11 of 12 people found the following review helpful
a fantastic introduction to. . . everything,
This review is from: A Short History Of Nearly Everything (Paperback)
This was my first taste of Bill Bryson, and after reading it I have bought almost all his other novels. It's a wonderful take on science, looked at from the refreshing perspective of a normal person, not a scientist (although he writes with an air of authority; he knows what he's talking about and has thoroughly researched every topic).
Bryson has attempted to summarise everything in this novel, and doesn't fall short. Although nothing is explained in so much detail as to confuse the casual reader, everything has been looked at - well, almost everything. Bryson's wonderful style makes topics that seemed dry and dull during those tedious science classes at school come to life, and I avidly read through this in a couple of days. What's interesting is that there's as much history in this as there is science - in fact, more. The infuriating thing about most other science books is that they don't tell you how the scientists know what they know, but here he explains it all in detail.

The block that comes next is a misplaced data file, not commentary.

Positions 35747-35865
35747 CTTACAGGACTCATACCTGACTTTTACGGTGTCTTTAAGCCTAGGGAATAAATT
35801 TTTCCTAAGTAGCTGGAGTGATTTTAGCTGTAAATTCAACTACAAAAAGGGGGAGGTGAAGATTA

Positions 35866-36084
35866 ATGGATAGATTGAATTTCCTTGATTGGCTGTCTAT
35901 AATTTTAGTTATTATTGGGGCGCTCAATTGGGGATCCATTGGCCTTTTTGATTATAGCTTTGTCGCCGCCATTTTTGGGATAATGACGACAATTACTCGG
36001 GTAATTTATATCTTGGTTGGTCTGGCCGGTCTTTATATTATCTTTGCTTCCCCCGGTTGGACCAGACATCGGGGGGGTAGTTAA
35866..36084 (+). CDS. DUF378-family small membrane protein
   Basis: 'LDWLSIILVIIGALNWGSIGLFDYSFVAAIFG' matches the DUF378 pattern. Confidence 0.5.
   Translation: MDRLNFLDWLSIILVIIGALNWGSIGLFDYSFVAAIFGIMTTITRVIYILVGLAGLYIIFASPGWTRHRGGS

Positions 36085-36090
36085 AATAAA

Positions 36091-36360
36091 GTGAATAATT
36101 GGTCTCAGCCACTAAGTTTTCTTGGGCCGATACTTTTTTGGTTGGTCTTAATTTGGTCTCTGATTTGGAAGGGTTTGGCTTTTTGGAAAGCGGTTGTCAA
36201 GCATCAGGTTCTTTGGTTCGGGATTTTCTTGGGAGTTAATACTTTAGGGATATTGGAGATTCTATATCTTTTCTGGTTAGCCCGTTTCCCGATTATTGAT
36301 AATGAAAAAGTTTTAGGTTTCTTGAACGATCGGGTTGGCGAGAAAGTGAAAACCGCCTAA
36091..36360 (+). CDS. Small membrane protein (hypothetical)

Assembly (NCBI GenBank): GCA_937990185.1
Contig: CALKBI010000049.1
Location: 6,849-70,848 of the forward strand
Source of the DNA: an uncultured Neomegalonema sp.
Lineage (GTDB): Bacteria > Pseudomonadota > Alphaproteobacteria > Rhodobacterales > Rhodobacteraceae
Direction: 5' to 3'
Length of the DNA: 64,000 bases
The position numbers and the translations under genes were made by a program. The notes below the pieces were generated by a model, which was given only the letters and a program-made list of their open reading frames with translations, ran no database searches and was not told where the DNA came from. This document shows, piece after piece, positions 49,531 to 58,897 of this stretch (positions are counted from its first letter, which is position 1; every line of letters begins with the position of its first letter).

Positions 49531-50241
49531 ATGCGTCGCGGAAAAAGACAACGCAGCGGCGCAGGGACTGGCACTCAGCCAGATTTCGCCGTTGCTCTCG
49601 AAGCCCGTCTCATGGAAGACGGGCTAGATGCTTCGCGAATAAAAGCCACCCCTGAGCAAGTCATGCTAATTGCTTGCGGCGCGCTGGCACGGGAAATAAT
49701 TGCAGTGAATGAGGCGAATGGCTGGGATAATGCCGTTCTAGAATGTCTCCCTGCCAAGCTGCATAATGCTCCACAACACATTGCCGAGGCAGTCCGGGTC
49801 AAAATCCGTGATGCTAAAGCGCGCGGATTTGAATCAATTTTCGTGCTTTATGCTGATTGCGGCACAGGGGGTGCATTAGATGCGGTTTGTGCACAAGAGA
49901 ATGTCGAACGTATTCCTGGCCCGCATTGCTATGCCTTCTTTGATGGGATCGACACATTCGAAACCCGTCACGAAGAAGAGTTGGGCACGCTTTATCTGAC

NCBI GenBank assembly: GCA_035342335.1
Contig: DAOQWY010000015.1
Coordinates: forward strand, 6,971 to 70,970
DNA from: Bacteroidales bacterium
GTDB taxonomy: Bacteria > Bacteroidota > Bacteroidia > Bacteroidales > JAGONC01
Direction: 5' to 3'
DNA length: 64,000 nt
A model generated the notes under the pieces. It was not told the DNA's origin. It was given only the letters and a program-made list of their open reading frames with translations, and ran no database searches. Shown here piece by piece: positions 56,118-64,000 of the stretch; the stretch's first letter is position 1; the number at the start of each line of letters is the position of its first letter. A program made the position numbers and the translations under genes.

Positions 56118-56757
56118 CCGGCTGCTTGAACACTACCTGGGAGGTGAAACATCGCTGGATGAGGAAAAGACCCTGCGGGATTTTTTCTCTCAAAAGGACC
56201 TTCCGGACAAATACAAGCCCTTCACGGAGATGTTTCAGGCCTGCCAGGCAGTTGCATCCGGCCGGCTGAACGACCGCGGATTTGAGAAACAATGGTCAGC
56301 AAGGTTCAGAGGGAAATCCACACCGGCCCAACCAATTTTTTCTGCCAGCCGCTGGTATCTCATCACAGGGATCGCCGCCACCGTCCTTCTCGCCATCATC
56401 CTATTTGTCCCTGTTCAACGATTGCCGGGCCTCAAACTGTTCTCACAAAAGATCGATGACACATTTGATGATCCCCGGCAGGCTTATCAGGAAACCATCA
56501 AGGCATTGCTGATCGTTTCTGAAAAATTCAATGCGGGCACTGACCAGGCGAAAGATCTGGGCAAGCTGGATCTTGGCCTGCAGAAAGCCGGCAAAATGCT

I like to think that even a scientist well beyond the knowledge of Bryson (which is, nevertheless, substantial) would enjoy this, and as for most of us, you can think of it as a wonderful introduction to a wide variety of scientific topics or as an enjoyable read. It's both.